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How to programmatically determine package where a sub was called

by einhverfr (Monk)
on Nov 06, 2013 at 06:22 UTC ( #1061399=perlquestion: print w/ replies, xml ) Need Help??
einhverfr has asked for the wisdom of the Perl Monks concerning the following question:

I am trying to add fully declarative mappings between database functions and classes (I am also using Moo for declarative definition of properties). I would like to create a function has_dbmethod() which would have a similar syntax to has(), but would automatically generate wrapper functions for database functions. Now obviously I can't use __PACKAGE__ because I need it to be in the subclass's package, not the parent. So how can I detect the namespace of the subclass, at runtime, which calls this function?

Comment on How to programmatically determine package where a sub was called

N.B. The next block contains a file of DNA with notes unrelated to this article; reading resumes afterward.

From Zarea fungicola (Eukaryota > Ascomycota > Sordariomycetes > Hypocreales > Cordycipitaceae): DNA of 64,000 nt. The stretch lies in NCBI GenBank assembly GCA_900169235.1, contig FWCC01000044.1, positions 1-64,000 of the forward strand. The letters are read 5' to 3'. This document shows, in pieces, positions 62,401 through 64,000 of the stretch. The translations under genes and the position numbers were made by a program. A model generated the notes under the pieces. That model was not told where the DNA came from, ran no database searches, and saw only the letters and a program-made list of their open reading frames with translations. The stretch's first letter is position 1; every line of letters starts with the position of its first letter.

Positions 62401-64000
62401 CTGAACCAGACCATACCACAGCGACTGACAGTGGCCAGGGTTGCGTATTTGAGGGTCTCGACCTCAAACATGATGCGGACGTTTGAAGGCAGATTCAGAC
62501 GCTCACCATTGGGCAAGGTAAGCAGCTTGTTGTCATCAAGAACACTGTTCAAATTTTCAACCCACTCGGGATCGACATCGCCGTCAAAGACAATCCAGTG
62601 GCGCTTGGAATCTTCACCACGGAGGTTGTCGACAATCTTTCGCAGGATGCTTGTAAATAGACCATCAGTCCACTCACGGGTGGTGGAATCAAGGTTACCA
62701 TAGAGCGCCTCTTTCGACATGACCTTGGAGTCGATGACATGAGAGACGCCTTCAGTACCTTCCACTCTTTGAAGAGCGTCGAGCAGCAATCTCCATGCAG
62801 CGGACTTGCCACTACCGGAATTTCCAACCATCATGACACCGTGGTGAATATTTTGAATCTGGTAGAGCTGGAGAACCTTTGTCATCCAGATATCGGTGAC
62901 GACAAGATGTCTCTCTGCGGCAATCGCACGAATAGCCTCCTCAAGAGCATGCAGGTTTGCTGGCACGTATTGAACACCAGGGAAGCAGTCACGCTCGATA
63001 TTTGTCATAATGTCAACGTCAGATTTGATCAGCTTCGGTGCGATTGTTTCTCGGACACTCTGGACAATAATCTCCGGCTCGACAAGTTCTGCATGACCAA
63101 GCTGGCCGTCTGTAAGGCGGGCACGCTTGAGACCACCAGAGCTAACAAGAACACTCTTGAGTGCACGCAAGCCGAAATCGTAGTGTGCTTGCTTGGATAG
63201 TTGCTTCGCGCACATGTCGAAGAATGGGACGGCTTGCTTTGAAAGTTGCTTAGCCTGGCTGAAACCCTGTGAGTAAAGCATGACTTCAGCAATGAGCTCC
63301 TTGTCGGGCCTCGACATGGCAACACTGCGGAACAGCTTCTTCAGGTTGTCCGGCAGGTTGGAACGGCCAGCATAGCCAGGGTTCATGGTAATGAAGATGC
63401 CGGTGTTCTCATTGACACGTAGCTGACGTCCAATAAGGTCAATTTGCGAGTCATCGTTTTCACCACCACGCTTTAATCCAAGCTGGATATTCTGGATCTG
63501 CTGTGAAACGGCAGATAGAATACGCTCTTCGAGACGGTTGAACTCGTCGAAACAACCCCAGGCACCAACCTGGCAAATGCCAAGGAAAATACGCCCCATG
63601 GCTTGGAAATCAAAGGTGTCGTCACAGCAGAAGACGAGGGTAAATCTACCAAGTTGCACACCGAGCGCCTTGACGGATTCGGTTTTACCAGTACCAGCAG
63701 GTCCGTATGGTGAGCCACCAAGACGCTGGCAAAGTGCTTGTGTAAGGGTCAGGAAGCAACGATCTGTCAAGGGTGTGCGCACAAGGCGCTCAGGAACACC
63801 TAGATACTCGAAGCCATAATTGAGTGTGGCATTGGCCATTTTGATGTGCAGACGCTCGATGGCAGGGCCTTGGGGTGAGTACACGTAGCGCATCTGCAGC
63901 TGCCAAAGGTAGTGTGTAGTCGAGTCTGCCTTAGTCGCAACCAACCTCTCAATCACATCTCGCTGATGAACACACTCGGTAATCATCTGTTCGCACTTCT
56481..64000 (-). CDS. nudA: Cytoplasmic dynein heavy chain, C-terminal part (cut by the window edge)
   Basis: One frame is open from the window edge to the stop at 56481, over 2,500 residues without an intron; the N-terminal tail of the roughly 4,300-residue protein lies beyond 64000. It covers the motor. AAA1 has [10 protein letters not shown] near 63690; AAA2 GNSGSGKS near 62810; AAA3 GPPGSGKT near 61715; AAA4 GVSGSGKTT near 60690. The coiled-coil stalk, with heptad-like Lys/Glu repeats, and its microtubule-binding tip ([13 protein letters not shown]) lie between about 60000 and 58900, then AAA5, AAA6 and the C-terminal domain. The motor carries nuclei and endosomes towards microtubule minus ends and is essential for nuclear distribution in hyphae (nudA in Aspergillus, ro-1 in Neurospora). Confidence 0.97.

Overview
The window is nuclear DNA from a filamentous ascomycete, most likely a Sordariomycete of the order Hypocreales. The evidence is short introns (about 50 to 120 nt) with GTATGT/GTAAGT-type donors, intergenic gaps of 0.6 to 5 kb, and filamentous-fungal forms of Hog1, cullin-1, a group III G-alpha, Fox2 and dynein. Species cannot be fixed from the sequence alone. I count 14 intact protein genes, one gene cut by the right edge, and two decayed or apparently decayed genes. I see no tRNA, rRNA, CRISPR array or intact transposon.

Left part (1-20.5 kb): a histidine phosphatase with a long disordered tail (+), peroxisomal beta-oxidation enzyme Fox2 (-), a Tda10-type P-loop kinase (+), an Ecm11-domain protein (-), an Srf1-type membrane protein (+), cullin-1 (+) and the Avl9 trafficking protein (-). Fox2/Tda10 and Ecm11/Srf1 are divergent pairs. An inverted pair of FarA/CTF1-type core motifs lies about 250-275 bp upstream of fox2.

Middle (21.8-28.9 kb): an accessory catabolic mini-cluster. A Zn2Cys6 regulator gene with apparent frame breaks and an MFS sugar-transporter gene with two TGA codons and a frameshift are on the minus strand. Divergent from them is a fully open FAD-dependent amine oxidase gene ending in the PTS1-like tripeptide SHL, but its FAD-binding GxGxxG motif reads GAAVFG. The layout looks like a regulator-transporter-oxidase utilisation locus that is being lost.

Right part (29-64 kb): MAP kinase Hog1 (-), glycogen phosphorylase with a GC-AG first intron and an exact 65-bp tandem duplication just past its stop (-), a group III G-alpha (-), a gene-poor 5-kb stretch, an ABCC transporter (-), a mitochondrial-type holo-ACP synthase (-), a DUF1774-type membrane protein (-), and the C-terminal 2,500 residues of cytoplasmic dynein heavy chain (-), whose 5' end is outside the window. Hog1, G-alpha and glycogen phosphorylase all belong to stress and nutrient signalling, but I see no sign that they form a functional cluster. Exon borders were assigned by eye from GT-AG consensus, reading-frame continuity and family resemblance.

Re: How to programmatically determine package where a sub was called
by kcott (Abbot) on Nov 06, 2013 at 06:42 UTC

    G'day einhverfr,

    "So how can I detect the namespace of the subclass, at runtime, which calls this function?"

    It sounds like caller will do what you want. There's three ways to use this function, each returns the caller's package name as the first argument:

    $package = caller; ($package, $filename, $line) = caller; ($package, $filename, $line, $subroutine, $hasargs, $wantarray, $evaltext, $is_require, $hints, $bitmask, $hinthash) = caller($i);

    See the doco for full details.

    -- Ken

Re: How to programmatically determine package where a sub was called
by tobyink (Abbot) on Nov 06, 2013 at 23:37 UTC

    kcott mentions caller which does indeed do what you want. However, it's worth mentioning that Moo doesn't use that technique.

    Instead, when you import the has keyword into your class, Moo builds a custom has function just for you, which always adds attributes to your class, no matter where it's called from. Demonstration:

    use v5.12; { package Foo; use Moo; { package Goo; # The caller here is "Goo". Foo::has( xxx => (is => 'ro') ); } } # But the attribute was created in "Foo"! say Foo->can('xxx');

    This is not as difficult as it sounds.

    Moose does more or less the same thing. Mouse doesn't; Mouse looks at caller.

    use Moops; class Cow :rw { has name => (default => 'Ermintrude') }; say Cow->new->name

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